Nourishing the Gut for a Healthy Mind: Celebrating World Health Day 2024

On World Health Day 2024, let’s delve into the fascinating world of our gut microbiome and its profound impact on our overall well-being. The gut microbiome, a complex ecosystem of microorganisms residing in our digestive tract, is an integral part of our health that influences everything from our metabolism to our mood. Understanding the gut-brain axis and nurturing our gut health through nutrition can lead to a happier, healthier life.


The gut-brain axis is a bidirectional communication network that links the enteric nervous system of the gut with the central nervous system of the brain. This intricate relationship means that our gut health can influence our mental state, earning the gut the nickname “the second brain.” The gut microbiota plays a pivotal role in this axis, producing various neurotransmitters and signalling molecules that can affect brain function and mood.


So, how can we support this crucial aspect of our health through diet? Here are some practical tips for fostering a healthy gut microbiome:

  1. Boost Fibre Intake: Incorporate a variety of high-fibre foods like fruits, vegetables, whole grains, nuts, and seeds. These act as prebiotics, feeding the good bacteria in your gut.
  2. Embrace Dietary Diversity: Aim for at least 30 different plant-based foods each week to encourage microbial diversity.
  3. Enjoy Fermented Foods: Include fermented foods like yogurt, kefir, natto, miso, tempeh, sauerkraut, kimchi, and kombucha, which contain probiotics that can help balance your gut flora.
  4. Stay Hydrated: Drinking plenty of water aids digestion and helps maintain the mucosal lining of the intestines.
  5. Limit Processed Foods: Ultra-processed foods that are high in sugar, saturated fat, salt and preservatives can disrupt your gut microbiome. Examples include sausage, frozen ready meals, sugary sodas, instant noodles and candies. Opt for whole, unprocessed ingredients whenever possible.
  6. Practice Mindful Eating: Take the time to chew your food thoroughly, which can aid digestion and absorption of nutrients, benefiting your gut microbiota.

The link between gut health and mental health is supported by numerous studies. For instance, an imbalance in the gut microbiota has been associated with various mental health issues, including anxiety and depression. By nurturing our gut microbiota through diet, we can potentially improve our mental health and resilience to stress.

Now, let’s put these tips into practice with a delicious and nutritious vegan recipe that’s sure to delight your taste buds and your gut bacteria.

Vegan Tofu Stir-Fry

Serves 2


400g extra firm tofu, diced

2 cloves garlic, minced

1 slice ginger, grated

1 medium carrot, shredded

1 cup snap peas

1 red bell pepper, sliced

1 yellow bell pepper, sliced

1 tablespoon sesame oil

1 tablespoon soy sauce

Salt and pepper to taste



  1. Heat oil in a large non-stick pan over medium heat. Add tofu and cook until golden brown. Remove from the pan and set aside.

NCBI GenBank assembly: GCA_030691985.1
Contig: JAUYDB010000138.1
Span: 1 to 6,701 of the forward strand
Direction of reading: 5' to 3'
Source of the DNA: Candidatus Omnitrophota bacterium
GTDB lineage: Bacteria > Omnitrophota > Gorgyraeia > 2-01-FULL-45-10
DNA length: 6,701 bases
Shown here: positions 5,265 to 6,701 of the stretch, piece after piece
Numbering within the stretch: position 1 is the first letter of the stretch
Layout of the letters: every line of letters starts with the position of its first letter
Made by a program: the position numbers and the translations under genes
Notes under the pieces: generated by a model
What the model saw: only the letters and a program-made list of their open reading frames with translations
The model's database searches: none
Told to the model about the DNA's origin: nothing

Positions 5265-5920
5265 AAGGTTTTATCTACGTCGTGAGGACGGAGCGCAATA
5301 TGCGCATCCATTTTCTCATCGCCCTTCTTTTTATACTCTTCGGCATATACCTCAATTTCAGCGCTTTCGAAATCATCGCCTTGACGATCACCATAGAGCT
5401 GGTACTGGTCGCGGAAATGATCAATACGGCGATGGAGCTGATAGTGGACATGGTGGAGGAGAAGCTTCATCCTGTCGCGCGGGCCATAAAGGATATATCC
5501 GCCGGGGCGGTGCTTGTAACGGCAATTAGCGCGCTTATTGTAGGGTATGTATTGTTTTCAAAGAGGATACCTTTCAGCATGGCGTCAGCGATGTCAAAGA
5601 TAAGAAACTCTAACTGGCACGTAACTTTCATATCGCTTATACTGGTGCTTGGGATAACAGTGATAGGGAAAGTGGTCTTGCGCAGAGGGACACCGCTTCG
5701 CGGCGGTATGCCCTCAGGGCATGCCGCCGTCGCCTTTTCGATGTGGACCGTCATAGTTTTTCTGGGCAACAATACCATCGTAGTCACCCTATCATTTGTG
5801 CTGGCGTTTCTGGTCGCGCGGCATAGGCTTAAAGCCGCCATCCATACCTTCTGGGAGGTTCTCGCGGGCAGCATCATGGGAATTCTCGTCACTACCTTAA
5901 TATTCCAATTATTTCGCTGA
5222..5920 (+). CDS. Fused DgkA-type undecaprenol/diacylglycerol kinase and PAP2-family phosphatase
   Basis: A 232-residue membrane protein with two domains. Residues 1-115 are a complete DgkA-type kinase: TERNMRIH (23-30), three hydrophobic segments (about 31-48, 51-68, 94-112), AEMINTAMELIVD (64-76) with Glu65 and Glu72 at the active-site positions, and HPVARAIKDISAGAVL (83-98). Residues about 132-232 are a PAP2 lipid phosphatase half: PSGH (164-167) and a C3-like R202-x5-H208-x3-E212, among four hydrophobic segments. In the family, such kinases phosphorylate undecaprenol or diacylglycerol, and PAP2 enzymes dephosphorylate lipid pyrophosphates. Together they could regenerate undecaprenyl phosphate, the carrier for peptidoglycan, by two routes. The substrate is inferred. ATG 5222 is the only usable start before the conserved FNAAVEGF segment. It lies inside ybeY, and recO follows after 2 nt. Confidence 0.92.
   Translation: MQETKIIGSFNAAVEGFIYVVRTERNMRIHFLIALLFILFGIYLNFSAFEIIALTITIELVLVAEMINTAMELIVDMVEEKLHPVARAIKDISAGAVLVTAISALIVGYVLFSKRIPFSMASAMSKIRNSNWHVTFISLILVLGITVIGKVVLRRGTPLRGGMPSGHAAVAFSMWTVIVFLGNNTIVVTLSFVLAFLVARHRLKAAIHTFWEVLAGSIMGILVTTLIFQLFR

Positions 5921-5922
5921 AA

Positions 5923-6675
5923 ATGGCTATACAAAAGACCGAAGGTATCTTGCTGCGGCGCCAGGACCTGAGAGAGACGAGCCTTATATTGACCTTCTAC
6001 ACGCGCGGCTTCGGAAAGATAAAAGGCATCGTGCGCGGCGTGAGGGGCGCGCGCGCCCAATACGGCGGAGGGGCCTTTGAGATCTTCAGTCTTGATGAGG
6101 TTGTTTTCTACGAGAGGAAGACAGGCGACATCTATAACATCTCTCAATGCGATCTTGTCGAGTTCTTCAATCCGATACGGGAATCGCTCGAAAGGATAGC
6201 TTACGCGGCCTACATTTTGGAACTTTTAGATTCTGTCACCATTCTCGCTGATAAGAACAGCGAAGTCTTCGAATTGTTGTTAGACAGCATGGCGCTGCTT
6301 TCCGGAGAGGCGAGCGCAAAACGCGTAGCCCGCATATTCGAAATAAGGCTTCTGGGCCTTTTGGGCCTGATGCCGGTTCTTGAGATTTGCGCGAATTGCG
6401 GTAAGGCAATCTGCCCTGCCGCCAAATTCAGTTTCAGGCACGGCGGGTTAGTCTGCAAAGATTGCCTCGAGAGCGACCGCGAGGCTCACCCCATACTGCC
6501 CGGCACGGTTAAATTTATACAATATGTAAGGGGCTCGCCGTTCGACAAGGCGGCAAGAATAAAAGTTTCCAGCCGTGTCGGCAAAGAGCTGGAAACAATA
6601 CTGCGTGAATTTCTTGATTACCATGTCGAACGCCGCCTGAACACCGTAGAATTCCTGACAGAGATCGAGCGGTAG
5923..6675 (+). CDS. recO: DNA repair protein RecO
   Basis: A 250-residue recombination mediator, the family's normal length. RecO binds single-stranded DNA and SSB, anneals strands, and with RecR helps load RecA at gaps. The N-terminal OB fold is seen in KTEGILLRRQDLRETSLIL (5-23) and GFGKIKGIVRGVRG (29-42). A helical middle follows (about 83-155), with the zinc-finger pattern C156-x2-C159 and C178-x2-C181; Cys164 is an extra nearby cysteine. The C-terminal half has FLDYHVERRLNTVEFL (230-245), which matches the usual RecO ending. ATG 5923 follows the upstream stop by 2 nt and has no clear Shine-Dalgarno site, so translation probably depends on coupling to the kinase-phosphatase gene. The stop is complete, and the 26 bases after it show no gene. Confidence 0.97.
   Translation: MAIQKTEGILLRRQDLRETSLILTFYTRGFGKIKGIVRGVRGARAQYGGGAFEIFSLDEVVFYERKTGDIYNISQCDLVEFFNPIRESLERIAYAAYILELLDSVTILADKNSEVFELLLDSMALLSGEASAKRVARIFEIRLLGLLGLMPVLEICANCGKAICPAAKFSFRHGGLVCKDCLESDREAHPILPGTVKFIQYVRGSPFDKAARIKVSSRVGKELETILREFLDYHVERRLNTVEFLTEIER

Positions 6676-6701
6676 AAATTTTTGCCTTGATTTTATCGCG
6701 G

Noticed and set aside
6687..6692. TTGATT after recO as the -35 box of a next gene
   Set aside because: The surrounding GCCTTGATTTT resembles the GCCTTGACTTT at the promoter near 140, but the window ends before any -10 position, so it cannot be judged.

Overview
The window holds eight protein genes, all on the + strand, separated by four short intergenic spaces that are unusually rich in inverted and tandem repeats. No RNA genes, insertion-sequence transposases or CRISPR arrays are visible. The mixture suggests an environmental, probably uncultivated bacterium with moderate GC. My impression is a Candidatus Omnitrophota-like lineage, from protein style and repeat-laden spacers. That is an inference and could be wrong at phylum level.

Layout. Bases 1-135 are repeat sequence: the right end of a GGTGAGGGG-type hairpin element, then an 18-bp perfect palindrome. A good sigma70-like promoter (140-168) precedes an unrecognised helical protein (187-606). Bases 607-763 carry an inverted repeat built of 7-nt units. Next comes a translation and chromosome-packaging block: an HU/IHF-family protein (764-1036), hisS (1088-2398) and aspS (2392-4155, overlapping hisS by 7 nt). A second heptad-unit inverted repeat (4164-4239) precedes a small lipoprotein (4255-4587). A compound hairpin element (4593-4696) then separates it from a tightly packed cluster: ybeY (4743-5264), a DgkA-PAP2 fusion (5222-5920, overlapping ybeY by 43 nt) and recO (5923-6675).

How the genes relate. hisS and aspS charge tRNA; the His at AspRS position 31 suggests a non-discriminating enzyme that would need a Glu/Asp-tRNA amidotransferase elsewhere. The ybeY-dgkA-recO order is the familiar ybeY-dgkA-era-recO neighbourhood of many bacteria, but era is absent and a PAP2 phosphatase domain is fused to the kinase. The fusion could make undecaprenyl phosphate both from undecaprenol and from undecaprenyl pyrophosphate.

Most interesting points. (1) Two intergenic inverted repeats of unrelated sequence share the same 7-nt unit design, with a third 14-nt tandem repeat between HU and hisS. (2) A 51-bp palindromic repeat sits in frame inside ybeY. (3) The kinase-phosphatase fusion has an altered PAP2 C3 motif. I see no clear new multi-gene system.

2. In the same pan, sauté garlic and ginger until slightly softened. Add carrot and stir-fry for about 3 minutes until slightly softened.
  3. Add snap peas and bell peppers. Stir-fry for about 2 minutes.
  4. Return tofu to the pan, toss everything together with soy sauce and heat through.
  5. Season with salt and pepper to your liking. Ready to serve.

*This dish can be served with cooked brown rice or soba noodles*


Nutritional Analysis (per serving):

Calories: 251 kcal

Protein: 19g

Total fat: 11g

Total Carbohydrates: 22g

Fibre: 5g


This recipe is not only a feast for the eyes with its vibrant colours but also a treat for your gut microbiota, providing a rich source of plant-based proteins and dietary fibre. By incorporating such gut-friendly meals into your diet, you can take a proactive step towards enhancing your gut-brain axis and, consequently, your mental and physical health.


滋養腸道,保持健康心態:慶祝 2024 年世界衛生日

在 2024 年世界衛生日,讓我們深入了解腸道微生物組的世界及其對我們整體健康的深遠影響。 腸道微生物組是存在於我們消化道中的複雜微生物生態系統,是我們健康不可或缺的一部分,影響著從新陳代謝到情緒的一切。 了解腸腦軸並透過營養培養腸道健康可以帶來更快樂、更健康的生活。

腸腦軸是一個雙向通訊網絡,將腸道的腸神經系統與大腦的中樞神經系統連接起來。 這種錯綜複雜的關係意味著我們的腸道健康可以影響我們的精神狀態,因此腸道被稱為「第二個大腦」。 腸道微生物群在此軸中發揮關鍵作用,產生各種會影響大腦功能和情緒的神經傳導物質和訊號分子。

那麼,我們如何透過飲食來支持我們健康的這一重要面向呢? 以下是培養健康腸道微生物組的一些實用技巧:

  1. 增加纖維:加入各種高纖維食物,如水果、蔬菜、全穀類、堅果和種子。 它們充當益生元,為腸道中的有益細菌提供營養。
  2. 膳食多樣化:每週至少吃 30 種不同的植物性食物,以促進微生物多樣性。
  3. 發酵食品:包括乳酪、克菲爾、納豆、味噌、天貝(印尼發酵黃豆餅)、德式酸菜、泡菜和康普茶等發酵食品,它們含有益生菌,有助於平衡腸道菌叢。
  4. 補充水分:喝大量的水有助於消化並有助於維持腸道黏膜內壁。
  5. 限制加工食品:富含糖、飽和脂肪、鹽和防腐劑的超加工食品會破壞腸道微生物組, 例如香腸、冷凍即食食品、汽水、即食麵和糖果。 盡可能選擇完整的、未加工的食材。
  6. 正念飲食:花時間徹底咀嚼食物,可以幫助消化和吸收營養,有益於腸道微生物群。


腸道健康與心理健康之間的關聯得到了許多研究的支持。 例如,腸道微生物群的不平衡與各種心理健康問題有關,包括焦慮和憂鬱。 透過飲食培育腸道微生物群,我們可以改善我們的心理健康和抗壓性。







2 瓣大蒜,切碎

1 片生薑,切碎

1 條甘筍,切絲

1 杯豌豆

1 個紅甜椒,切片

1 個黃甜椒,切片






  1. 易潔鑊用中火加熱油, 加入豆腐塊,煮至金黃色。 從鑊中取出並放在一邊。
  2. 在同一個鑊中,爆香大蒜和薑。加入紅蘿蔔,炒約​​3分鐘至稍微變軟。
  3. 加入豌豆和彩椒,炒約2分鐘。
  4. 將豆腐放回鑊中,加入豉油攪拌,將所有食材炒至熟透。
  5. 依照自己的喜好加鹽和胡椒調味,即成。










此食譜不僅顏色鮮豔吸引,還為您的腸道微生物群提供豐富的植物性蛋白質和膳食纖維來源。 透過將此類有益於腸道的飲食納入您的飲食中,以增強您的腸腦軸,從而促進您的身心健康。

5 Foods To Boost Your Mood Naturally

By Sally Shi-po POON (Registered Dietitian)

What we eat may affect the way we feel. Latest research found that a Mediterranean diet comprising higher intakes of fruit and vegetables, fish and whole grains, was associated with lowered risk of depression in adults. Dietitian Sally Shi-po POON suggests the following foods to help you boost your mood naturally:


  1. Germinated brown rice

Germinated brown rice is rich in gamma-aminobutyric acid (GABA) that may help us relax and improve mood.  The amount of GABA in germinated brown rice was found to be 10 times more as compared to milled white rice and two times more than that of brown rice. It is very important to eat regular meals containing carbohydrates to make sure you will have stable amount of glucose in your blood throughout the day. Your brain needs glucose for concentration. Healthy sources of carbohydrates include whole grains, vegetables, fruits, legumes and low fat dairy. Not having enough glucose in the blood makes us feel tired and grumpy.